Do you know how CVT works in a truck? More than 500 years ago, Leonardo da Vinci invented the continuously variable transmission (CVT), which has proven to be more reliable and is now replacing the widely known automatic transmission in some trucks. Many improvements have occurred with various automobile manufacturers such as GM, Honda, and Nissan adopting this kind of drivetrain. In the early 90s, the CVT was tested in formula one cars, and the f1 cars powered with the CVT were quicker than those powered by manual transmission. This article will explore how CVT works in a truck.
Components Of A CVT System
The CVT has three basic components.
- Hight-Power metal or a Rubber belt.
- Variable input pulley or the driving pulley.
- Output pulley or the driven pulley.
Apart from the above three basic components, the CVT has various sensors and microprocessors that aid in its smooth operation.
How CVT Works In a Truck
At the heart of the CVT, there are variable diameter pulleys. Each of these pulleys has two cones that face each other at a 20-degree angle. At the groove of the two cones, there is a belt. Sometimes this belt is made of rubber. In such a case, a V-belt is preferred. The V-belts are v-shaped to increase the grip at the groove of the two cones.
The belt will ride lower when the two pulley cones are far or their diameter increases. In such an event, the belt loop radius around the pulley grows smaller.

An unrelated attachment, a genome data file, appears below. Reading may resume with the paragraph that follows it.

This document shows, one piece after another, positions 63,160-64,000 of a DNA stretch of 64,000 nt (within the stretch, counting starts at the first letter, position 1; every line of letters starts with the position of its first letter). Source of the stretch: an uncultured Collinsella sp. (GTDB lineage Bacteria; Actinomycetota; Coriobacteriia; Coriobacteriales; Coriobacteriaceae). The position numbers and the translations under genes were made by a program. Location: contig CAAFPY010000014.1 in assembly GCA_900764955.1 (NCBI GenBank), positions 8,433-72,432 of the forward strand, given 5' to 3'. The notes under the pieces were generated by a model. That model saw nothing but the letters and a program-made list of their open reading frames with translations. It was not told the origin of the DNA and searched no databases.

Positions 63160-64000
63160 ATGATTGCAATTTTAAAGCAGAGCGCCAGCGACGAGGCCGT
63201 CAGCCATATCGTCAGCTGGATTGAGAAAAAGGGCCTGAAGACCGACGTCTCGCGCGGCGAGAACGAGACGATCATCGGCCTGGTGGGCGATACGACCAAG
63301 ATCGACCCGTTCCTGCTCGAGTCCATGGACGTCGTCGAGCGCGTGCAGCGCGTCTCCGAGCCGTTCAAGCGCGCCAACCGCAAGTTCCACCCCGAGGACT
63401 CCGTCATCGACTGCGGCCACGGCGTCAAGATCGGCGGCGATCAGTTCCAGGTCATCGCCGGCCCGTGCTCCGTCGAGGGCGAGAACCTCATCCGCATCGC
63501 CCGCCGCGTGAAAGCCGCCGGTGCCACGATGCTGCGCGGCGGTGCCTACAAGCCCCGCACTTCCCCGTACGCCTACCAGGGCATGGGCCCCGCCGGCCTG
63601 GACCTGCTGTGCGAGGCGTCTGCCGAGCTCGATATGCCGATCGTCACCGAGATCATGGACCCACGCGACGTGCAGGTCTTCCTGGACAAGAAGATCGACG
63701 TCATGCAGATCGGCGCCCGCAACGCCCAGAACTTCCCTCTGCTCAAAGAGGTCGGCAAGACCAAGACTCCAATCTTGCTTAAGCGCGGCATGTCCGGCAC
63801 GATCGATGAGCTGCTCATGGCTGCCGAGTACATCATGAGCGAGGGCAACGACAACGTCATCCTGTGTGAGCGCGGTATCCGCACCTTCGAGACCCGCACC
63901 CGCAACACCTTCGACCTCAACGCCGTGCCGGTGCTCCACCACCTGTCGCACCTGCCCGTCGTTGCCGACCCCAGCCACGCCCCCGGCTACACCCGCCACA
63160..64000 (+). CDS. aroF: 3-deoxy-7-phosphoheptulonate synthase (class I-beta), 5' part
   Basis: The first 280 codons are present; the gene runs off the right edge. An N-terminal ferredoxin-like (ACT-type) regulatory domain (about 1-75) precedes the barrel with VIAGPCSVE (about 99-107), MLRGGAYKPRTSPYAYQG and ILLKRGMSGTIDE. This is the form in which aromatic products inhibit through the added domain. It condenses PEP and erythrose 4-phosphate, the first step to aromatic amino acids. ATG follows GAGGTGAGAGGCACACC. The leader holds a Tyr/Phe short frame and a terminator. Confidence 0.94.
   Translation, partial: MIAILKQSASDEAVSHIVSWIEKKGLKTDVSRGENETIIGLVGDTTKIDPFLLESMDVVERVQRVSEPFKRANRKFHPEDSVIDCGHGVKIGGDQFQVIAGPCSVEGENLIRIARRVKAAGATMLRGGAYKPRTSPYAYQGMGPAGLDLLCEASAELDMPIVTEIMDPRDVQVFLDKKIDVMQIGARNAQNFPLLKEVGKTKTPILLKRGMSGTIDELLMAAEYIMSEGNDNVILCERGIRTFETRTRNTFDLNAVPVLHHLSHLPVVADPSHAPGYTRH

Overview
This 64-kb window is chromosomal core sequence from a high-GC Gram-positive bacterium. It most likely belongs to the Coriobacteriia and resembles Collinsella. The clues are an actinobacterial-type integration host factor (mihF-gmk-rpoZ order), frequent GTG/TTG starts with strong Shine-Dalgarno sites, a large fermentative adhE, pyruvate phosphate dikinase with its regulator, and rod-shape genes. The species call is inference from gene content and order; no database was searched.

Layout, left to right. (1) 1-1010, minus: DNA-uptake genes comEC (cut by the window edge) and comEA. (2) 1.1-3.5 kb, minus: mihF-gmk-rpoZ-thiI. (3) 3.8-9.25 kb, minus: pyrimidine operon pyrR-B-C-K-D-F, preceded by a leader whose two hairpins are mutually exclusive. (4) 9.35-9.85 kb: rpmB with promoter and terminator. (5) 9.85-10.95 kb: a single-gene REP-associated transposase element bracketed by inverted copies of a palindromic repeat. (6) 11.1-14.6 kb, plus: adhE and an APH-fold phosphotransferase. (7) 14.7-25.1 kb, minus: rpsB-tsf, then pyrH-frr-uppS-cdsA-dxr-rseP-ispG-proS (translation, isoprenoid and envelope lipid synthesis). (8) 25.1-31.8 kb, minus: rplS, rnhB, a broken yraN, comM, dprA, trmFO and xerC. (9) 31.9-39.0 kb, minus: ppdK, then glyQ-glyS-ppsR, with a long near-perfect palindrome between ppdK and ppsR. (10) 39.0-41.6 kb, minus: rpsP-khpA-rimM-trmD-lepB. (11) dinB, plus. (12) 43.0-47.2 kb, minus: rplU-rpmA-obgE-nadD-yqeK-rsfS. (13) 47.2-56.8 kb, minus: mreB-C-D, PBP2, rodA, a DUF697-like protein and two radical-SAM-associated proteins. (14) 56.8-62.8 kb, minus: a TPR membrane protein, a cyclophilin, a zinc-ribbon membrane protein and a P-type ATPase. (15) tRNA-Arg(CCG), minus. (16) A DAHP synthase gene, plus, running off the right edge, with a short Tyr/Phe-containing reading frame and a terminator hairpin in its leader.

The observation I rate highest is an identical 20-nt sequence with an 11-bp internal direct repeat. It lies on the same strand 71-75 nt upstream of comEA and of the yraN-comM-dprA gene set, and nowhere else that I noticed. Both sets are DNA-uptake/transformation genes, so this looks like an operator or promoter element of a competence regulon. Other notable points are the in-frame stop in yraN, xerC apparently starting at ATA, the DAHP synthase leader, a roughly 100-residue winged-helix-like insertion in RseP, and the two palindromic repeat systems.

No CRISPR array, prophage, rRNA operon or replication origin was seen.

The belt will ride higher the groove on an occasion when the two cones of the pulley are close, or the diameter decreases. In such a case, the belt’s radius around the pulley will increase. The sizes of the pulleys rely on the adjustment of hydraulic pressure, centrifugal force, or spring tension.
The variable diameter pulleys are always in pairs. The first pulley is the drive pulley that connects to the engine through the crankshaft. It is also known as the input pulley because it powers the other pulley. The other pulley is the driven pulley, which relies on the motion from the driving pulley to turn. The driven pulley is the output pulley that transfers power to the driven shaft.
The two pulleys work interestingly. When one increases its radius, the other will reduce its radius, keeping the belt tight. The variation in the radius of the two pulleys creates an infinite gear ratio – from low to high gears. For example, the rotational speed on the driven pulley will decrease and give a lower gear when the radius of the driving pulley is small, and that of the driven pulley is large. On the other hand, if the radius of the driving pulley is large and that of the driven pulley is small, the rotational speed increases, giving rise to the higher gear.
The CVT has a lot of gears that we cannot exhaust if we start to count. But how the driving and the driven ratio behave will give rise to either lower or higher gears. The other gears between the lower and the higher gears result from various variations in the radius of the two pulleys.